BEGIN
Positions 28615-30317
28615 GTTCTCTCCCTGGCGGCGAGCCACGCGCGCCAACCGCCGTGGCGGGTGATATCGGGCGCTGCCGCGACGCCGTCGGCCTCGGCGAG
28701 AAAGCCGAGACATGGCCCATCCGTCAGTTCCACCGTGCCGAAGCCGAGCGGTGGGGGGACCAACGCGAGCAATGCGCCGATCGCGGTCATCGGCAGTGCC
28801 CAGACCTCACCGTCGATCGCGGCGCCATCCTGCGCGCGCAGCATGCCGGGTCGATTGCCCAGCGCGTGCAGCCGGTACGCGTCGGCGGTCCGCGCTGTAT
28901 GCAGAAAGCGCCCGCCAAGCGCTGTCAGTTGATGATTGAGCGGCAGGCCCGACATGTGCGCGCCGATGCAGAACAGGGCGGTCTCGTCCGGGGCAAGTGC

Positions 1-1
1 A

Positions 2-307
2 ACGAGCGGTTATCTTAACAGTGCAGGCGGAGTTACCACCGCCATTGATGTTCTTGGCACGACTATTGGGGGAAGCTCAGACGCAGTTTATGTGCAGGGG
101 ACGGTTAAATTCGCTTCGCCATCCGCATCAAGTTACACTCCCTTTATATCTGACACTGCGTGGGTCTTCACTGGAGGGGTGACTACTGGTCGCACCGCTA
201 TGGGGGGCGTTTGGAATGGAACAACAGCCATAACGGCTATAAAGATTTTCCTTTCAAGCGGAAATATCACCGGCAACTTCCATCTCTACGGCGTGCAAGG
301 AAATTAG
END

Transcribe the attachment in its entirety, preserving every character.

Positions 28615-30317
28615 GTTCTCTCCCTGGCGGCGAGCCACGCGCGCCAACCGCCGTGGCGGGTGATATCGGGCGCTGCCGCGACGCCGTCGGCCTCGGCGAG
28701 AAAGCCGAGACATGGCCCATCCGTCAGTTCCACCGTGCCGAAGCCGAGCGGTGGGGGGACCAACGCGAGCAATGCGCCGATCGCGGTCATCGGCAGTGCC
28801 CAGACCTCACCGTCGATCGCGGCGCCATCCTGCGCGCGCAGCATGCCGGGTCGATTGCCCAGCGCGTGCAGCCGGTACGCGTCGGCGGTCCGCGCTGTAT
28901 GCAGAAAGCGCCCGCCAAGCGCTGTCAGTTGATGATTGAGCGGCAGGCCCGACATGTGCGCGCCGATGCAGAACAGGGCGGTCTCGTCCGGGGCAAGTGC

Positions 1-1
1 A

Positions 2-307
2 ACGAGCGGTTATCTTAACAGTGCAGGCGGAGTTACCACCGCCATTGATGTTCTTGGCACGACTATTGGGGGAAGCTCAGACGCAGTTTATGTGCAGGGG
101 ACGGTTAAATTCGCTTCGCCATCCGCATCAAGTTACACTCCCTTTATATCTGACACTGCGTGGGTCTTCACTGGAGGGGTGACTACTGGTCGCACCGCTA
201 TGGGGGGCGTTTGGAATGGAACAACAGCCATAACGGCTATAAAGATTTTCCTTTCAAGCGGAAATATCACCGGCAACTTCCATCTCTACGGCGTGCAAGG
301 AAATTAG